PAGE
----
After 100 yards of smooth farm track the sign points you abruptly right, up a steep bank and over some bumpy, boggy hollows before leading you down a seriously narrow and rocky singletrack. The trick with this wiggly little pitch is to straighten it out as much as possible by riding straight over the rocks. A final steep drop lands you on another doubletrack where you go right for 50 yards and then left down the sting in the Red Bulls tail. A double wiggle between rocky outcrops and a sudden 90 right turn (this is very dark at dusk!) then a short straight track with a small drop off leads you on to an almost indescribable solid rock slope. Man made this is rideable at speed but requires some confidence! the track continues to traverse the hill in the semi-darkness of the wood with tight wiggles between rocks and a further rock drop before doing a 180 turn then plunging down a steep and narrow drop with moveable obstacles (why has someone always put one in the middle of the trail?) a sudden double right bend at the bottom sees you pedaling uphill before a further steep drop to the left and a final chicane. At time of writing erosion has made this last section difficult and a bail out grass line is evolving. Also the chicane at the bottom is falling apart and degrading in to awesome head sized loose rocks - I managed to ride it and felt pretty pleased to be in one piece! (This was Monday 27th December 1999) Stop Press - this last bit was being re-routed on Sunday (20/02/00) by Daffyd Dafis and a group of ultra hard-working volunteers. A trail 'Guru' was over from the states helping show them how to avoid the severe trail erosion, which has caused some of the difficult conditions here. See the photo link below for more recent info. The trail now does a 180 turn (slow) and drops down and across the road. A narrow singletrack with a short climb lets you down in to the top of the Slalom course to finish.Llys Ednowain Hostel Coed y Brenin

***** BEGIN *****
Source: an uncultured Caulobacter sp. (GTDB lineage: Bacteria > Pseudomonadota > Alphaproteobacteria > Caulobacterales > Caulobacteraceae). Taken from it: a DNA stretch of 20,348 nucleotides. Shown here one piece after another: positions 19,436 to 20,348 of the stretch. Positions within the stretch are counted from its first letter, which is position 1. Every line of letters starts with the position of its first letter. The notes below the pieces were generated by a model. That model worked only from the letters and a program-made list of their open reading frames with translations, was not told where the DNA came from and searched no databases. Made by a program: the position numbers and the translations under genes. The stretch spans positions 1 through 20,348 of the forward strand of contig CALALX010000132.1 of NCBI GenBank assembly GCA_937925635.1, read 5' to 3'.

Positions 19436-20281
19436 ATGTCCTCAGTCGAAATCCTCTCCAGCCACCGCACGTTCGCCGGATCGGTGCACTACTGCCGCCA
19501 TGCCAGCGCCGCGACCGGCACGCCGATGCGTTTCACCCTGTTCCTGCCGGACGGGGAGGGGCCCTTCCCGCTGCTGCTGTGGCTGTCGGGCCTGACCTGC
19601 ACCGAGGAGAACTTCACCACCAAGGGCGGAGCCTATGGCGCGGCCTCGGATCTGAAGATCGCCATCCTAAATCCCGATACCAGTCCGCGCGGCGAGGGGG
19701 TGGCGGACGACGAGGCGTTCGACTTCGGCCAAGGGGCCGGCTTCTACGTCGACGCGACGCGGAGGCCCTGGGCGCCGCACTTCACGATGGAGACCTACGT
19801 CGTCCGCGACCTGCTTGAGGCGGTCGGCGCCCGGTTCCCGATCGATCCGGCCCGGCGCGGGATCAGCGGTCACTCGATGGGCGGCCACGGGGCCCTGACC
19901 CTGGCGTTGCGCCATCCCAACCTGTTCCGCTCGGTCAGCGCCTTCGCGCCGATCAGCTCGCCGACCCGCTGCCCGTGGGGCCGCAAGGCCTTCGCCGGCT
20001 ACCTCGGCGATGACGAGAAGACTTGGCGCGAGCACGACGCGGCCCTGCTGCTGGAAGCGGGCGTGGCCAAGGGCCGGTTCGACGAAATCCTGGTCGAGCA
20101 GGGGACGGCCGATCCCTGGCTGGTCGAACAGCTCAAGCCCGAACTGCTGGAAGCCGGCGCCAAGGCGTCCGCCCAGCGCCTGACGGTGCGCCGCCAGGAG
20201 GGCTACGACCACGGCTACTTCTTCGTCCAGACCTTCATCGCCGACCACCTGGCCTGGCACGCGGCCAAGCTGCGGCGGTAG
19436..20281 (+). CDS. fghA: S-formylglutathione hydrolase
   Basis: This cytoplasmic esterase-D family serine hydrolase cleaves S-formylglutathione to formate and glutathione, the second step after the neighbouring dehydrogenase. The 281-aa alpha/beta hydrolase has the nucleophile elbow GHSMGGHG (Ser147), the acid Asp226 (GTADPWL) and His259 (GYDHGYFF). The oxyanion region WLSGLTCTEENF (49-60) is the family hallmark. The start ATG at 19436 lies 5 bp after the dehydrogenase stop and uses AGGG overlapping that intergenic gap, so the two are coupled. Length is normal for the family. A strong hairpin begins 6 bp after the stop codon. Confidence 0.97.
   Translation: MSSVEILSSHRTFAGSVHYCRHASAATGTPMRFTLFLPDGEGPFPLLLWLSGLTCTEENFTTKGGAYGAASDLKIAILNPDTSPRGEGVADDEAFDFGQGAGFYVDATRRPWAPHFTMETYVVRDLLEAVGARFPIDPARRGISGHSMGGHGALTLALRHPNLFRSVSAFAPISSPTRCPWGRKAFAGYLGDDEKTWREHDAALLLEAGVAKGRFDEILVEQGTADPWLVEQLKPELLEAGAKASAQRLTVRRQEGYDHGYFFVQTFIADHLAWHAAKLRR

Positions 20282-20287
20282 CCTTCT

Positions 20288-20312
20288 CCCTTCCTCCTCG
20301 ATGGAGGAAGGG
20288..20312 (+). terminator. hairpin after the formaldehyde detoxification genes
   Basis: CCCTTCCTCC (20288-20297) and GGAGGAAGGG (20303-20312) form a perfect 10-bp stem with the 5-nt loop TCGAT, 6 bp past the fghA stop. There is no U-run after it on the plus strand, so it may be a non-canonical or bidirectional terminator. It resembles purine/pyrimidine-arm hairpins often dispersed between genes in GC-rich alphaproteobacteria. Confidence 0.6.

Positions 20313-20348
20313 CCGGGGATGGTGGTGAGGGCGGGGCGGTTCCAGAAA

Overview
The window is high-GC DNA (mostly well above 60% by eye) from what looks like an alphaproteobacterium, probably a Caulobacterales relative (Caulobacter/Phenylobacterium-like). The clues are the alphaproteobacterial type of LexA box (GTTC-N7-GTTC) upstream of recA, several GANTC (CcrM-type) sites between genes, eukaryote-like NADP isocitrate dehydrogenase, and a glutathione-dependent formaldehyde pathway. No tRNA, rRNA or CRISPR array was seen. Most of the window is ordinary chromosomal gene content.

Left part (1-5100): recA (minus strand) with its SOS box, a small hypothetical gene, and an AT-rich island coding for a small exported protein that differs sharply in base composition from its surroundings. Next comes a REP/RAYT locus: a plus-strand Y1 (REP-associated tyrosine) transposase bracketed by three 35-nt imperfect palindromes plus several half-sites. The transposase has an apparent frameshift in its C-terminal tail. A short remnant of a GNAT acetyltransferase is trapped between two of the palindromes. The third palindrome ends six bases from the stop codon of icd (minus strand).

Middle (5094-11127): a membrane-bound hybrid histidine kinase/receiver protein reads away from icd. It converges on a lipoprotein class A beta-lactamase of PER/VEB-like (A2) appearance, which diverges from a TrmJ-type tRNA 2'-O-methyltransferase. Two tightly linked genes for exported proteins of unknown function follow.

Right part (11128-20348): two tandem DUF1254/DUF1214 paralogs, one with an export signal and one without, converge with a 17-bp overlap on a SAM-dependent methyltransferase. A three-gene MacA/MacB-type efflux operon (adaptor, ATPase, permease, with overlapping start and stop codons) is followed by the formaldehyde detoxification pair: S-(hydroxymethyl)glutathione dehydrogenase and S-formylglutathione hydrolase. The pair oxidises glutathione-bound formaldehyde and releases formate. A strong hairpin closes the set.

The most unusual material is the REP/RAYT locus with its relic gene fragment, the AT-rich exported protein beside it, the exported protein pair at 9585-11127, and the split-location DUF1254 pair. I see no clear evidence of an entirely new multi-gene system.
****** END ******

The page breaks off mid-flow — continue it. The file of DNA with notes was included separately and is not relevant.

Accomodation close to Coed y Brenin. Sleeps 18 people in 4 centrally heated rooms, en suite with showers, with linen and duvets provided. The accommodation offers a private car park, fully equiped kitchen, computers, washing machine and dryer.
e-mail : firstname.lastname@example.org